Sitting in a waiting room full of crying and chattering children wasn’t bad. It felt a little weird to be the only adult patient waiting for an appointment – Was there some mistake? Did I accidentally arrange to see a pediatric psychiatrist? – but I’ve sat in plenty of loud and irritating spaces before. After countless bus rides and mall trips, a room full of loud kids is really no big deal.
After calling me back, they explained that the psychiatrist I saw last time was running late, so I’d be seeing someone new. I hadn’t exactly bonded with the first psychiatrist, so that was no big deal either. The nurse pointed me towards a room in the back.
There was a big, formal desk with a small table pushed beside it. One man – the psychiatrist – sat behind the desk. Another man in scrubs – a nurse, I guess? – sat at the table. The psychiatrist pointed me towards one of two chairs arranged before the men.
That’s where things began to feel a little ominous. It felt like I had been called in to some committee. It felt like I was in trouble.
The man in scrubs had a laptop open on his table. My file was apparently pulled up. Both men read off the screen and asked me questions.
“Your primary diagnosis is social anxiety?”
My primary diagnosis is technically avoidant personality disorder, but I’m used to that being ignored. It may just be an insurance thing – some insurance policies won’t cover treatment for personality disorders. They’re considered too resistant to treatment, not worth the effort. It may also be that most psychiatrists aren’t really versed in AvPD. It’s not borderline PD or antisocial PD, which tend to be the two that people have heard of. Or it may just be another example of psychiatrists ignoring their patients’ input. I’m not self-diagnosed, but I don’t have any paperwork or anything proving my diagnosis.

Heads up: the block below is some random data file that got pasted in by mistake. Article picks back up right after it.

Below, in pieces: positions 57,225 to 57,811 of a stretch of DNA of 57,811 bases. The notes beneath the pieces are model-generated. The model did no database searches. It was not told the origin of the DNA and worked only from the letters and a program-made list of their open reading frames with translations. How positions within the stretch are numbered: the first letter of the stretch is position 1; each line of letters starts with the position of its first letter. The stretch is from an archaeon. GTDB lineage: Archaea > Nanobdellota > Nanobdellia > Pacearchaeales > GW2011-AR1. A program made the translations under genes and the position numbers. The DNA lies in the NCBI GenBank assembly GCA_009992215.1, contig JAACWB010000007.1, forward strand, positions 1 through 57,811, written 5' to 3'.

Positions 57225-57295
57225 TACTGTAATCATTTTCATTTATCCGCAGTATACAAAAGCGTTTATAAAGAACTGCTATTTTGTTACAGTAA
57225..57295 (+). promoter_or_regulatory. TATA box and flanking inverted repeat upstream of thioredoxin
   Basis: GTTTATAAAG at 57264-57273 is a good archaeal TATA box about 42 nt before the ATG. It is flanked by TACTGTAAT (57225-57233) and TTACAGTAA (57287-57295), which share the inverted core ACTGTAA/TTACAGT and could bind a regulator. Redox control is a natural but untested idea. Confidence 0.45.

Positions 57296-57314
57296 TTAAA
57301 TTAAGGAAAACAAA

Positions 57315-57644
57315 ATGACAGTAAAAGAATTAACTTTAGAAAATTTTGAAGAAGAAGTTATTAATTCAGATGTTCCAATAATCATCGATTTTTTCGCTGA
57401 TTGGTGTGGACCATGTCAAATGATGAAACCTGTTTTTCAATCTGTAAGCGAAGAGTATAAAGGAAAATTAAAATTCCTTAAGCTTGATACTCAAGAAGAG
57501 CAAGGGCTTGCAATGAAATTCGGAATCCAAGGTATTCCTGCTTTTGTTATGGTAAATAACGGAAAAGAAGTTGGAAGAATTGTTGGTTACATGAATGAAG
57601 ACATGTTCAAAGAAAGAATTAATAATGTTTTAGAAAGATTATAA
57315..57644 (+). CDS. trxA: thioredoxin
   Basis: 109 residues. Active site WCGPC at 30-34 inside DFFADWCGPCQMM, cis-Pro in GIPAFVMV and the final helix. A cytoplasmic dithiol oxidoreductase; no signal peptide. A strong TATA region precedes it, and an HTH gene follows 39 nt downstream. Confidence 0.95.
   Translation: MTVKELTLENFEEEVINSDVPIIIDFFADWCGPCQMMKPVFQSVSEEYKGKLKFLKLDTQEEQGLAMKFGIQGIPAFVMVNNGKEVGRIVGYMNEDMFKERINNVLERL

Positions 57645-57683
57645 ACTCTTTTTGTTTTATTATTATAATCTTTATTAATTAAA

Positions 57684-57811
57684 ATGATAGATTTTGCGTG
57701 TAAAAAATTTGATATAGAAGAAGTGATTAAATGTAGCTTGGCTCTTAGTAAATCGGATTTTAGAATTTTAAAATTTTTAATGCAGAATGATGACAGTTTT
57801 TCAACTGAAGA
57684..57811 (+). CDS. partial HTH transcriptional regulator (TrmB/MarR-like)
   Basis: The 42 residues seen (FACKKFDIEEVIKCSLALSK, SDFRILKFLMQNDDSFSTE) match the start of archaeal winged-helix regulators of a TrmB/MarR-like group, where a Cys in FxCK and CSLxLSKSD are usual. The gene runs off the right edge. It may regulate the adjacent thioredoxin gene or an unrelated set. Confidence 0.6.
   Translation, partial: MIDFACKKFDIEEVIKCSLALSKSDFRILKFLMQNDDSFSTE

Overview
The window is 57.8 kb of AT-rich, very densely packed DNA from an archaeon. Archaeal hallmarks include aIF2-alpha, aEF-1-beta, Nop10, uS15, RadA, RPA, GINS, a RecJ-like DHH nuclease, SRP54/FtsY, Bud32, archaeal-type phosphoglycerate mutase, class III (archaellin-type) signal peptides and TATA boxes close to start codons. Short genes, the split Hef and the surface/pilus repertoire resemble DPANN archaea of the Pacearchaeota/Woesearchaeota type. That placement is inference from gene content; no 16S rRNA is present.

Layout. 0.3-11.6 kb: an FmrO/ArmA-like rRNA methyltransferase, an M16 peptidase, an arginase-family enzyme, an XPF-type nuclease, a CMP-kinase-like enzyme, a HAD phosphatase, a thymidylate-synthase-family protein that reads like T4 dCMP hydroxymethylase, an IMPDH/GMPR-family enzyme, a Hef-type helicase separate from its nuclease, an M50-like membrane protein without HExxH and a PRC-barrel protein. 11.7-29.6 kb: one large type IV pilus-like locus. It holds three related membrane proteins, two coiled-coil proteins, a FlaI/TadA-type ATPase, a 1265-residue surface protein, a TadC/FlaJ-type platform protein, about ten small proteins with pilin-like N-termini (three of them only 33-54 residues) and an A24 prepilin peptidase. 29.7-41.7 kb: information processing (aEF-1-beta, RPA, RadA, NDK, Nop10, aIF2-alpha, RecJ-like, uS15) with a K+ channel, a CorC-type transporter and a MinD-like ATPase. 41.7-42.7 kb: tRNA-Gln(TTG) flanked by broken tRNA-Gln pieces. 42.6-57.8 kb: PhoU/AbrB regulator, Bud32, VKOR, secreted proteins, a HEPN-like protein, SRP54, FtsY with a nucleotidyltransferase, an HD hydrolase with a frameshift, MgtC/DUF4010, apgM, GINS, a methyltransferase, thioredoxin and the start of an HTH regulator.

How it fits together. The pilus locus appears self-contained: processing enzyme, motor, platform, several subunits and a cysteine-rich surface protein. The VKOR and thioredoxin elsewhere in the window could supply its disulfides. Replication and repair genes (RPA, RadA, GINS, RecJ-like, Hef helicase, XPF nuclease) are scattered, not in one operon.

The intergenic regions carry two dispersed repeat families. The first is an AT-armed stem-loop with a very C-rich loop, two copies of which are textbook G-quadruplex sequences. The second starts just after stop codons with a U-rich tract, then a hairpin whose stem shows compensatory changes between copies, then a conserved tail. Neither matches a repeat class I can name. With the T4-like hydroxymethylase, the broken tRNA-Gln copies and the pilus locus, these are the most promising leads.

Seeing new therapists or psychiatrists is always surreal. They tend to rattle off this list of incredibly intimate questions. Some of them are better than others at pretending to be interested in your responses. Most of them are just getting through their work day.
“What were your symptoms like before [medication]?”
I couldn’t answer. I just shrugged. I was completely unprepared to describe the sensation of living in a plastic tube, of having bare wires sending shocks through my chest. Not to these strangers behind a desk and a table.
Eventually we decided not to change my medication. The psychiatrist wanted to – they always do, in my experience. Seeing a psychiatrist means walking through a door and immediately having pills thrown at you. In my experience. I explained that my dosage was increased just a few weeks ago, and I didn’t want to increase it again so soon. They accepted that.
The entire appointment lasted about five minutes. I took time off work and drove half an hour to get there. I would love to give up on the whole thing, but the medications do actually work for me and this is the only way to get them.
Doctors and researchers tend to be baffled by low compliance rates among the mentally ill. Don’t we want to get better? Is it really that hard to show up for appointments and take medication regularly? There are lots of theories about compliance – maybe we’re mistrustful, maybe we fall for the anti-mental-illness stigma, maybe we just like being crazy.
Any theory that doesn’t look at the actual experience of seeking treatment – the discomfort and the weirdness, and the boredom and the inconvenience – is a theory that is seriously lacking.